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This entry was posted in Online politics and Op-eds.


  • Andrew Suffield 5th Jul '10 - 11:07am

    The site’s certainly been creaking under the strain. More evidence of the IT de-skilling?

  • I’d share the concerns about the open ended nature of the site, although to be fair the moderation activity is getting on top of the duplicates and the general rants. My biggest issue is that the way it’s set up only allows one to support an idea to varying degrees. There is no opportunity to easily object to an idea. There are ways around that, it was suggested that tagging those that are calls for ”new laws” with ”notrepeal” would help, and it has. there are now some 271 entries tagged with that, and many of them closed. But that’s not really helping with some of the others.

    @Andrew, the platform is merely a customisation of the Dialog App from DeLib. So it was a question of buying a service off the shelf; both Tory and Lib Dem policy, making it a very small project, and opening it up to the SME marketplace. DeLib are one of only really three small organisations that can do this, although something could have been done more in line with Marks suggestion using one of the two consultation wordpress themes developed by DBIS and used by Cabinet Office and MoD. That could have opened up the marketplace a little, but the requirement does define the market, not the other way round. The DeLib blog talked about the strain on day 1, although I was still seeing problems this morning. That perhaps suggests a weakness in both our own policy and that f the Tories with respect to reducing the need to due diligence, is Delib really big enough, and robust enough, and have they got adequate support contracts in place to give them the elasticity needed for something like this? Very few technical issues there, and almost all commercial and procurement.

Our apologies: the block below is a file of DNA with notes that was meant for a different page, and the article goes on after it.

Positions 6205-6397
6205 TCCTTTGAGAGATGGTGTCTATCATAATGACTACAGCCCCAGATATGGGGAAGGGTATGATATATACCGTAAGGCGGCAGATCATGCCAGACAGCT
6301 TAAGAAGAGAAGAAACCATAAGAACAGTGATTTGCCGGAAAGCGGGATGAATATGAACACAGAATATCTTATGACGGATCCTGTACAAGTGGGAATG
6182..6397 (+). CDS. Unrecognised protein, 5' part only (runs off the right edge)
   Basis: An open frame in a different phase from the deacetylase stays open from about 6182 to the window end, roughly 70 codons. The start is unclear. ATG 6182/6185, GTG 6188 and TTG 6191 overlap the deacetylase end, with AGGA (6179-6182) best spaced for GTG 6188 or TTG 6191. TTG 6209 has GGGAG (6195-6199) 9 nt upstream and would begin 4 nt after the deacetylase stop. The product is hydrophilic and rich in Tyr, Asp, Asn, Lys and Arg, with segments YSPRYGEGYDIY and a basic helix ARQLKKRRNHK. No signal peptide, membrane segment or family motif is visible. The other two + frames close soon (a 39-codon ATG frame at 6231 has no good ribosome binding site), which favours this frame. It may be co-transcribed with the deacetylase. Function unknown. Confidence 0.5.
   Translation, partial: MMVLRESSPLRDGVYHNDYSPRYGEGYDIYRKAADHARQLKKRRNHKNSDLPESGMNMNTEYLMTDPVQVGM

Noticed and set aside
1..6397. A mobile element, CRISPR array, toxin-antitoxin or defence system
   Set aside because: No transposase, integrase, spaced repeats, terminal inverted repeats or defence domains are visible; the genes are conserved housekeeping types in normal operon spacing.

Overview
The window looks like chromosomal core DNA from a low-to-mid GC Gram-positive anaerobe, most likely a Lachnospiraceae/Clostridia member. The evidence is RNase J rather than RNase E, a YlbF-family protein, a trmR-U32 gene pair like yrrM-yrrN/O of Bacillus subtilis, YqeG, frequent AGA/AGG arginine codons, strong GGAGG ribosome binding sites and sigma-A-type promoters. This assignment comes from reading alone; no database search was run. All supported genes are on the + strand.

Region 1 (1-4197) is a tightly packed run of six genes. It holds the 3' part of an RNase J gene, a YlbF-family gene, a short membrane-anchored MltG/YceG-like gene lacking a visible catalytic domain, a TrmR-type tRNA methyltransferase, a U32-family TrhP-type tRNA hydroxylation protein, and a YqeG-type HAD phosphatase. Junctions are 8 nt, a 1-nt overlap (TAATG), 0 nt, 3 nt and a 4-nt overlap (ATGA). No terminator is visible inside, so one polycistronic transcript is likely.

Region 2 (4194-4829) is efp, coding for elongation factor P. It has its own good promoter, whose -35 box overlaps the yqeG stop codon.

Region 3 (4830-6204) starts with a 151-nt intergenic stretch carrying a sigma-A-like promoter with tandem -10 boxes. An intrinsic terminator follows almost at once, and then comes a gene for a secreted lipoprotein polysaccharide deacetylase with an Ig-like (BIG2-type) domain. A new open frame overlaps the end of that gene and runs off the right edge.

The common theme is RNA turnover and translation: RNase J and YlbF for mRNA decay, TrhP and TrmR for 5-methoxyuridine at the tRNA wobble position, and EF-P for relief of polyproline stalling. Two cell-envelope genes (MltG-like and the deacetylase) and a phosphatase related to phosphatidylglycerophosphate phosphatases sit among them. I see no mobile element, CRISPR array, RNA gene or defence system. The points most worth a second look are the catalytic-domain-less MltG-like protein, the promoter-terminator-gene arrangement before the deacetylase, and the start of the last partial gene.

• Tony Greaves 5th Jul '10 - 3:37pm

    As propaganda stunts go it’s quite a good one, but let’s be honest that this is what it is.

    Tony Greaves

  • Andrew Suffield 6th Jul '10 - 1:43am

    That perhaps suggests a weakness in both our own policy and that f the Tories with respect to reducing the need to due diligence, is Delib really big enough, and robust enough, and have they got adequate support contracts in place to give them the elasticity needed for something like this?

    The big IT de-skilling issue is that nobody working for the government is really capable of answering questions like this. They don’t have the ability to determine what they need or which suppliers are capable of providing it, so IT contracts invariably fail at the first hurdle – they trust what the contractors tell them, and the contractors lie a lot. Bottom line, purchasing decisions that should be made by experts are instead made by bureaucrats.